Attorneys for Houston-based military contractor KBR Inc. have asked a federal judge in Pittsburgh to apply Iraqi law to a lawsuit filed by the mother of a Pittsburgh-area soldier who was electrocuted while showering at a U.S. military base in Iraq.
U.S. District Judge Nora Berry Fischer asked attorneys for both sides to file written arguments before she'll decide the issue.
At a hearing Tuesday, she frankly acknowledged what she believed was the reason for the motion. "The big nut is whether or not you can apply for punitive damages," the judge said. "You can't get punitives in Iraq."
The lawsuit contends KBR is responsible for Staff Sgt. Ryan Maseth's death because it maintained the barracks where the Army determined a water pump shorted out and electrified his shower water in January 2008.
KBR attorneys have argued that three military investigations have determined no one agency or company is to blame for the Maseth's death, which spawned a military review of 17 other electrocution deaths in Iraq and prompted electrical repair work at military facilities, much of it by KBR.
Cheryl Harris, the mother of the 24-year-old Green Beret, and her attorney said they believe KBR is trying to delay the lawsuit and evade responsibility.
"My emotional response is just the frustration of being here for three years, of the length of time it takes, and the stalling tactics that KBR continues to take," she said at the hearing.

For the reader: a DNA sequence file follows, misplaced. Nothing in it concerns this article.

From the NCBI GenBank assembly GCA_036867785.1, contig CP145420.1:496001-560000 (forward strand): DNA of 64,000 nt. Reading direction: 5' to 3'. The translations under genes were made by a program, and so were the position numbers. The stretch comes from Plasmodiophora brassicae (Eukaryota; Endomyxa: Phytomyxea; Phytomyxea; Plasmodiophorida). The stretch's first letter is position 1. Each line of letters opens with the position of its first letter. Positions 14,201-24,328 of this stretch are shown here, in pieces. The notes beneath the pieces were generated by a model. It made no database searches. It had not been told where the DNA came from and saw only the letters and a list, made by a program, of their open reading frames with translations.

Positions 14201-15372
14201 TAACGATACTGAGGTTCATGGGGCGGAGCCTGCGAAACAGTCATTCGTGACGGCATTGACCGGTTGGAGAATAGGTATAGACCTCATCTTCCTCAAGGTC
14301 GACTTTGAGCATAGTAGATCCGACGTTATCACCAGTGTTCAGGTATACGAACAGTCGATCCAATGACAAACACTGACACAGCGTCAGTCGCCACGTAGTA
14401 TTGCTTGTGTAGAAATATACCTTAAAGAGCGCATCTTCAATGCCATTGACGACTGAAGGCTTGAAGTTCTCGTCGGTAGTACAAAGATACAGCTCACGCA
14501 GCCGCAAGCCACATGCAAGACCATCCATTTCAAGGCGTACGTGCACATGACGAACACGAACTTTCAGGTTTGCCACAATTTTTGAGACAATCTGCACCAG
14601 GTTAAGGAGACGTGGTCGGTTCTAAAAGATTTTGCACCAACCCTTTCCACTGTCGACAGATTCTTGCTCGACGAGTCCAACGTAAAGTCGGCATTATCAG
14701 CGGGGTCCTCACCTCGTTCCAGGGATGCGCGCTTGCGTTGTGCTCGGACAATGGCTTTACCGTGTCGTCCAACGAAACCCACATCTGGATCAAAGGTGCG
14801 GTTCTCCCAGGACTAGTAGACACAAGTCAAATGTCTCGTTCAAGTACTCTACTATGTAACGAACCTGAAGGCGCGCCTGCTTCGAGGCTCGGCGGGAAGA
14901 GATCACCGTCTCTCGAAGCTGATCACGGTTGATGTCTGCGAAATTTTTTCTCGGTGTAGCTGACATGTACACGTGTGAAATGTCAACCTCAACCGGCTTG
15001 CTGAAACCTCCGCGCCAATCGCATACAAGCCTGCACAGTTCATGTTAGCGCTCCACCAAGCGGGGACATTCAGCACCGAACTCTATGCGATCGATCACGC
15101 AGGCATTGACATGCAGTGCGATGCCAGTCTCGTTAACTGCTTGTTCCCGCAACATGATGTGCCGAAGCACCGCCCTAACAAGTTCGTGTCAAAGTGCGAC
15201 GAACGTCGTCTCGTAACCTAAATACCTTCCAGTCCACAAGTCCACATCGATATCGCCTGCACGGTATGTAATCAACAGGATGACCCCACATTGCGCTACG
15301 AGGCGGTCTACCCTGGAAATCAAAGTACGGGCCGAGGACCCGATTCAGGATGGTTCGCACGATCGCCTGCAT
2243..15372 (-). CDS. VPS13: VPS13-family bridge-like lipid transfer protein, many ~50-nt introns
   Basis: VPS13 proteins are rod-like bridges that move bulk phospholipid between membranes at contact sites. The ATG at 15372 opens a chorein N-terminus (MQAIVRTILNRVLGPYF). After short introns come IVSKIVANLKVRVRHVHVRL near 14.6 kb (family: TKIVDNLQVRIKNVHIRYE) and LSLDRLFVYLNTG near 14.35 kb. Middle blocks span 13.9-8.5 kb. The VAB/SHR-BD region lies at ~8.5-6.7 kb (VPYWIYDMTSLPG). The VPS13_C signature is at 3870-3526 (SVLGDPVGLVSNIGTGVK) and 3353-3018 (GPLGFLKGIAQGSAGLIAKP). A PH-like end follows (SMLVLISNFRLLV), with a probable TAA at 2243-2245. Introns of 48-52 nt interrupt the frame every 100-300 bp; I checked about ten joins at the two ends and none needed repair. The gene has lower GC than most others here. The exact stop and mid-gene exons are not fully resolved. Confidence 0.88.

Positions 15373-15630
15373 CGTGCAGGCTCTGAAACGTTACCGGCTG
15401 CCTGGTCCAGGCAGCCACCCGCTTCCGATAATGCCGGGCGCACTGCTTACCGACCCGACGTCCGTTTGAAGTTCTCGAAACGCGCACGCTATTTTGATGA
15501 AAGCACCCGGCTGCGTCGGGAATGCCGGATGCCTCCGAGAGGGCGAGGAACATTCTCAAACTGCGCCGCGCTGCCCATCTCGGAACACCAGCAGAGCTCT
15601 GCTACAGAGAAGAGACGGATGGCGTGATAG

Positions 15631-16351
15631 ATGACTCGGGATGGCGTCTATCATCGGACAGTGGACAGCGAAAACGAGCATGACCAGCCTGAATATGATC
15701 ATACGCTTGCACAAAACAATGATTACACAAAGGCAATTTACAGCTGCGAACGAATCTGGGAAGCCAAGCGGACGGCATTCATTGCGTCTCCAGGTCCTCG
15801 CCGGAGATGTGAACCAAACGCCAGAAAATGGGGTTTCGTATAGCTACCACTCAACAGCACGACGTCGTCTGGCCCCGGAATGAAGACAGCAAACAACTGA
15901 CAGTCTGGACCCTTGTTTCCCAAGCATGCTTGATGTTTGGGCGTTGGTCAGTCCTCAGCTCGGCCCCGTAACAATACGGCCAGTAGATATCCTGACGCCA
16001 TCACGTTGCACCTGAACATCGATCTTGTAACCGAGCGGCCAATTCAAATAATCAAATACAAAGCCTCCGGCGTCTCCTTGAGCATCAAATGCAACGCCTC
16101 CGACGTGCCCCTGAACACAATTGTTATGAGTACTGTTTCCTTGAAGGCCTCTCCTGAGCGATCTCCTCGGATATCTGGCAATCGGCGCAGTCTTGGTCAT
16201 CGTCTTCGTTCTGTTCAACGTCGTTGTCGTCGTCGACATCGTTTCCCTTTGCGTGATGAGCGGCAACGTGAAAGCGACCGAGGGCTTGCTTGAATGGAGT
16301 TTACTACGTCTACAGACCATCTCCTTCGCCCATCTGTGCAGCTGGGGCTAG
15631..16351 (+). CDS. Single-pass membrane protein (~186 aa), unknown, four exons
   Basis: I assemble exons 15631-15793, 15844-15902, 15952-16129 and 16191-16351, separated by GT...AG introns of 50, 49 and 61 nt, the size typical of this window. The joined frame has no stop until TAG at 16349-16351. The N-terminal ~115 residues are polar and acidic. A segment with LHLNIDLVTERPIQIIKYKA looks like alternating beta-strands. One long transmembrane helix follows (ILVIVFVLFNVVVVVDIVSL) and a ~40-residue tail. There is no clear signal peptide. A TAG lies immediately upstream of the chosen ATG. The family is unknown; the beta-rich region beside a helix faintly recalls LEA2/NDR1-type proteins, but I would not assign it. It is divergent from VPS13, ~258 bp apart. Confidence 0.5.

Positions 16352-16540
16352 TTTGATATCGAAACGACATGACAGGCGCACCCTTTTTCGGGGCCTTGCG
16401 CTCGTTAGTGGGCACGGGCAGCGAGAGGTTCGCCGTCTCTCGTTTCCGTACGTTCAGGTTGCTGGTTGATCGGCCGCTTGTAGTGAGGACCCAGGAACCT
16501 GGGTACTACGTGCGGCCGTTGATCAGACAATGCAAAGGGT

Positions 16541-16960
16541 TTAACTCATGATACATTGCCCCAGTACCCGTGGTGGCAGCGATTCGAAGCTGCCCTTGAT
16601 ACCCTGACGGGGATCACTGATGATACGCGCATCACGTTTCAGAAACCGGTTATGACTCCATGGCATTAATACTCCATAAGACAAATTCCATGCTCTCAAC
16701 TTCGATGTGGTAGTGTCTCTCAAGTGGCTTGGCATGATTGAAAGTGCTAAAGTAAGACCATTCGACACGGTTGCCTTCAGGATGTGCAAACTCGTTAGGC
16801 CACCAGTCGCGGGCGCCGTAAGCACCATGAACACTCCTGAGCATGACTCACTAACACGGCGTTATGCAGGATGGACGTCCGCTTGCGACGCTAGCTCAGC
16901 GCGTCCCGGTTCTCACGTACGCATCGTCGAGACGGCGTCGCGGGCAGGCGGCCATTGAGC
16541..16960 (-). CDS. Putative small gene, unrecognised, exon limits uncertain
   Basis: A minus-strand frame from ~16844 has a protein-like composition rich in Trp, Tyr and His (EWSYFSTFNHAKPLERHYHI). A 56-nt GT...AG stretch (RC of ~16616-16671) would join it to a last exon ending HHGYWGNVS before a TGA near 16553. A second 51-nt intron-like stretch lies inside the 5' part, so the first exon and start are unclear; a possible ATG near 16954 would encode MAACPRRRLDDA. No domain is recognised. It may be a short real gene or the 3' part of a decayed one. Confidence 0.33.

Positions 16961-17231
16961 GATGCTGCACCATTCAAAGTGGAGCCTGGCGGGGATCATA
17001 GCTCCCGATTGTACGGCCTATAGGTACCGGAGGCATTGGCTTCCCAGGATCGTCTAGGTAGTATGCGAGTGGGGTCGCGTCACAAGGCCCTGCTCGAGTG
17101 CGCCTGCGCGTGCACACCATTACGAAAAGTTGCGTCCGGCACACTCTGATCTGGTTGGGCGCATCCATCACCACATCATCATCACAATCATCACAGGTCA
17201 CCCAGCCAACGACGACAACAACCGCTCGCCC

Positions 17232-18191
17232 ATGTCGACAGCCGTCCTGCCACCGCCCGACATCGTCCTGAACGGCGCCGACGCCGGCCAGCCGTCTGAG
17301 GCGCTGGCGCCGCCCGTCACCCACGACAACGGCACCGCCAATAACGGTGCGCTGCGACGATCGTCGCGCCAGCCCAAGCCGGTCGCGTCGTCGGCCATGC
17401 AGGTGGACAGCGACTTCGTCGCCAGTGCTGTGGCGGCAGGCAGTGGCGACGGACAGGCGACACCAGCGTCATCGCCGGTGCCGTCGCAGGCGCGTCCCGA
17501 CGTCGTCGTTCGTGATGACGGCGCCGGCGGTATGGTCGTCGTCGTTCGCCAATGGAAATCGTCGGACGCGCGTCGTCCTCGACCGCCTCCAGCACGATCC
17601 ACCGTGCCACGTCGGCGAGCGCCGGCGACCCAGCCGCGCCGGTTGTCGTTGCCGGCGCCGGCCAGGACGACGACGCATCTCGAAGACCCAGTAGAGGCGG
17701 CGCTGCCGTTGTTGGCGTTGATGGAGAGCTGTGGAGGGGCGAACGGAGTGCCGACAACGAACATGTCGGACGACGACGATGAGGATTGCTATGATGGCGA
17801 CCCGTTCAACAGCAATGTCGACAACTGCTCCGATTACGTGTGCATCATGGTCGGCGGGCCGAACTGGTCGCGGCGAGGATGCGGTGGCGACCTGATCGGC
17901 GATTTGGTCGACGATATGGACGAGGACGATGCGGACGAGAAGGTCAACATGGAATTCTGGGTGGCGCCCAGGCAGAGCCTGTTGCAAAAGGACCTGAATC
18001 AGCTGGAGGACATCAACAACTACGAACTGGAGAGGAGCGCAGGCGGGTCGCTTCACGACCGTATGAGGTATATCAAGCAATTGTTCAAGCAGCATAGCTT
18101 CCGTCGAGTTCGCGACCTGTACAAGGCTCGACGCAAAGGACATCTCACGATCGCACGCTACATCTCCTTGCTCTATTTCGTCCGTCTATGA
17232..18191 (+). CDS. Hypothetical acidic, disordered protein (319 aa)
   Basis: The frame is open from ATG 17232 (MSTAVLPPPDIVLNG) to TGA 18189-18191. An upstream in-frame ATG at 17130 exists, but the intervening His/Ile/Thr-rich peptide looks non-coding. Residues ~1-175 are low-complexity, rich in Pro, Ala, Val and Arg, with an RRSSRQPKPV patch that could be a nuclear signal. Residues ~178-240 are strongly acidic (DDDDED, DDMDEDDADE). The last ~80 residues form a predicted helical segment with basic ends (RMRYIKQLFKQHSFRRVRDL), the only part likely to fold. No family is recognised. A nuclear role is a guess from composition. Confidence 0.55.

She said American soldiers deserve to be protected by American laws and safety standards, even in foreign lands.
"It's quite sad that KBR would think otherwise," she said. "That they would be paid billions of dollars and not be expected to protect U.S. soldiers."
KBR, a Halliburton spin-off, has been the military's largest support contractor in Iraq, providing everything from mail service to meals to housing for troops.
Daniel Russell, a KBR attorney, argued during the hearing that federal courts generally apply local laws to settle claims involving accidental deaths.
"It was not random that this accident took place in Iraq," Russell said. He said the building in which Maseth died, though part of a U.S. military base, was owned by the Iraqi government.
William Stickman, one of the attorneys for Maseth's parents, said claiming the building was anything other than a U.S. facility was ludicrous.
"An Iraqi family out for a drive had no right to drive onto that base," Stickman said, adding that military contracts with KBR specify adherence to federal safety rules and U.S. electrical codes.
Russell argued that's irrelevant because the case is about an accidental death, not a contract dispute.
Fischer must decide whether to apply Iraqi law to the case or to judge it based on laws in Pennsylvania; Tennessee, where Maseth's unit was based; or Texas, where KBR is headquartered.
Fischer is expected to rule within about two months.